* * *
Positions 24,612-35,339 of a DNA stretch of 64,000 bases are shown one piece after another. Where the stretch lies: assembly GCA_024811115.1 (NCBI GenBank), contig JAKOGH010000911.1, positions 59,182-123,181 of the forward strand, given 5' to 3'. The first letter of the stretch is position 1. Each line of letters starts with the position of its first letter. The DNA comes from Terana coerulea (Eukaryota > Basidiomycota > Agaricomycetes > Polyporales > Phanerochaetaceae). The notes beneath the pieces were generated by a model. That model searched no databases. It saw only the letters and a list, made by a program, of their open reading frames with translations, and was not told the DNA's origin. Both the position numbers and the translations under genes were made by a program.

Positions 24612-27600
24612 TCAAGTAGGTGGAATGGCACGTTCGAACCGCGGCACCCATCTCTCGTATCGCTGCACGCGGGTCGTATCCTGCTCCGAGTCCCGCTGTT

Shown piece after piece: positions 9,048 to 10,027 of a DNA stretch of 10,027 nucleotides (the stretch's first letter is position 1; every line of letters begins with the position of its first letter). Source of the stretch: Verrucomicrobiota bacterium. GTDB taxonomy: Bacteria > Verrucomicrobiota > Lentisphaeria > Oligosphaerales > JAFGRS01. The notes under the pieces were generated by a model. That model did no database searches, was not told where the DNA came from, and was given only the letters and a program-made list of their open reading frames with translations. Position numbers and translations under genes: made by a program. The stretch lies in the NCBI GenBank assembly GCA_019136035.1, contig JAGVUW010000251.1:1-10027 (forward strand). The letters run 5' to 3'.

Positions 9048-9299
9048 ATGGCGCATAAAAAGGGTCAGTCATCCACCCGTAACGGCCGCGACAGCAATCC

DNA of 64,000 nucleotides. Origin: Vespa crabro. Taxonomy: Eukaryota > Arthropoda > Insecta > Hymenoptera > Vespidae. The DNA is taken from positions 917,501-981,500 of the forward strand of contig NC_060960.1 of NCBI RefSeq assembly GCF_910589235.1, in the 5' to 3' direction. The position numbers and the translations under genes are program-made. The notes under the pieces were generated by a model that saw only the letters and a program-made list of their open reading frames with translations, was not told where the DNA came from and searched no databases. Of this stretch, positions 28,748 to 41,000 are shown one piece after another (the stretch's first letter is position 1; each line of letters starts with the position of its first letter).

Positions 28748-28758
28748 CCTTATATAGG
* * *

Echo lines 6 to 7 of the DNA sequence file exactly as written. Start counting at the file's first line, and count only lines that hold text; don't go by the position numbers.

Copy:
9048 ATGGCGCATAAAAAGGGTCAGTCATCCACCCGTAACGGCCGCGACAGCAATCC

DNA of 64,000 nucleotides. Origin: Vespa crabro. Taxonomy: Eukaryota > Arthropoda > Insecta > Hymenoptera > Vespidae. The DNA is taken from positions 917,501-981,500 of the forward strand of contig NC_060960.1 of NCBI RefSeq assembly GCF_910589235.1, in the 5' to 3' direction. The position numbers and the translations under genes are program-made. The notes under the pieces were generated by a model that saw only the letters and a program-made list of their open reading frames with translations, was not told where the DNA came from and searched no databases. Of this stretch, positions 28,748 to 41,000 are shown one piece after another (the stretch's first letter is position 1; each line of letters starts with the position of its first letter).